It all started on a train.
It sounds both overly cliche and unique at the same time. Really, it didn’t all start on a train, but if we went back to where it all started, we’d go far too back in time, so the train ride in which I was traveling from Manchester to London seems like as good a place as any to begin the story.
There are a few things one notices as an American in England.
For one, obviously, the accent. It’s overwhelming. It’s like you’re suddenly living in an old-timey movie and all the women around you sound pretentious and the men like gentlemen. Deceiving, really.
I was reading. Sherlock Holmes By Conan Doyle, to be precise, because reading books with the setting of my surroundings always made the experience more enjoyable. A tapping coming from the window was steadily getting annoying, and I assumed it was a branch hitting the window, or somehow, droplets of rain.
To make a long story short- it wasn’t.
I had naturally taken the first(and only, the train was quite crowded) empty train car I could find, so I couldn’t depend on anyone else to investigate the noise. After three more consecutive taps, with a huff, I set my gaze on the window.
It was a good thing there was no one with me, because the hardcover book slipped from my hands onto the leather seating and I jumped up. The thud of the book further slipping down onto the flooring made me jump an extra measure.
On the other side of the foggy window(they’re not lying when they say it’s always raining in England), there was a face staring right back at me.
Not just a face, a whole body, clinging for dear life to whatever they could grab off the side of the train, their torso and up visible through the window.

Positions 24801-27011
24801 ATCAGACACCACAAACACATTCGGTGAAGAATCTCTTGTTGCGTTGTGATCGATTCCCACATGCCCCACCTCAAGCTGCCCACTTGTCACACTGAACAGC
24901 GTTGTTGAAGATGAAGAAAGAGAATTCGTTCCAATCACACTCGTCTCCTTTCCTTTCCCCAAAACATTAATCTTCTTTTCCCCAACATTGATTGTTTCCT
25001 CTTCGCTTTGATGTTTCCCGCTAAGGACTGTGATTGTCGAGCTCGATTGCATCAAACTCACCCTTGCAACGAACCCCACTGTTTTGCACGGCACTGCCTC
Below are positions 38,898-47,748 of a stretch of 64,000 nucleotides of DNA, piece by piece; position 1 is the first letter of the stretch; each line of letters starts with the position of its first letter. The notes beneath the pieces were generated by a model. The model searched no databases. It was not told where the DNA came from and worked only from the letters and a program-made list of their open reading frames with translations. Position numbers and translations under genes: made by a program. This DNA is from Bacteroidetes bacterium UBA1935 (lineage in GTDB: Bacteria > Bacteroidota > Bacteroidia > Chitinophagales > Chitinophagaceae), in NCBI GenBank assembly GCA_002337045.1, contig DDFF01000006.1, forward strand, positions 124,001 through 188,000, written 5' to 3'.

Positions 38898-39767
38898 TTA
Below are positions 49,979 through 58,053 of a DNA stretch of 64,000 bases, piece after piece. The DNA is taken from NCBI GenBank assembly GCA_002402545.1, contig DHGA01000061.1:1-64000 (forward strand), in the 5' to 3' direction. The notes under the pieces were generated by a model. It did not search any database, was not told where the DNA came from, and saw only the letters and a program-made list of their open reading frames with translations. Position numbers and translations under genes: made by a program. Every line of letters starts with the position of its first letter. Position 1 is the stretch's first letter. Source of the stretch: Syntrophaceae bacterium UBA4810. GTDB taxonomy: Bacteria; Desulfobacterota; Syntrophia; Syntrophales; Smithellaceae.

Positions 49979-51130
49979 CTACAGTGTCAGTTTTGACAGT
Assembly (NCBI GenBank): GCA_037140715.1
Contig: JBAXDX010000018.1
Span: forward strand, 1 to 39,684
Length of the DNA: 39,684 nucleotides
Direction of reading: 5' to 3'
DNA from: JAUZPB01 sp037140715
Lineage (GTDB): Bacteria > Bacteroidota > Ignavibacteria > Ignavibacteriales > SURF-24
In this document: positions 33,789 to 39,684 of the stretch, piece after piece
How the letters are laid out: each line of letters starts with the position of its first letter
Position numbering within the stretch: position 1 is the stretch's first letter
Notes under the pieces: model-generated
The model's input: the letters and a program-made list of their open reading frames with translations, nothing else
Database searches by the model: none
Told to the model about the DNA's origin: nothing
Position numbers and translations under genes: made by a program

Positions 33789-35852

The mystery reader in me couldn’t help but scan him, taking in his ripped sleeves and untucked dress shirt, flowing in the wind. His eyes were panicked, and the little bit of his fingers I could see were red. As I was focused on the scar running down his neck, it took me a moment to respond when he yelled, though the sound was muffled both by the wind and the window.
“ARE YOU GOING TO OPEN IT?”
“Oh! Right.” I slowly walked to the window, wondering if it even could be opened. After running my fingers over the wood for a couple seconds, I found a latch. It was hard at first, but I pulled it down(muscles that came with carrying books from the library, obviously). The only problem was, I pulled it too hard. The whole window opened outward, taking the boy with it. I winced as his body hit the other side of the train.
I tapped my fingers against the sill and sighed, Sherlock Holmes long forgotten. With the window open, the deafening sounds of the train moving noisily over the tracks made their way into my ear.
“PULL YOUR KNEES UP AND BRING YOUR BODY ON THE OTHER SIDE, ALRIGHT? DON’T LET ANYTHING BE BEYOND THE WINDOW!” I yelled to be heard over the train, slightly unsure why I was bothering to help. I clicked my tongue and waited for a couple seconds before planting my feet firmly in front of the wall of the train and leaning out. The whipping wind blew my hair in every direction possible, and for a moment I appreciated it.
The next moment, I reached my arms out as far as I could against the side of the train, my elbow stretching somewhere over the neck of the boy. I let out a gasp of breath as my fingers finally reached the end of the window. I yelped as I almost lost my foothold, standing on my tip-toes to reach. I reached just a little further and clasped the window tightly with my fingers.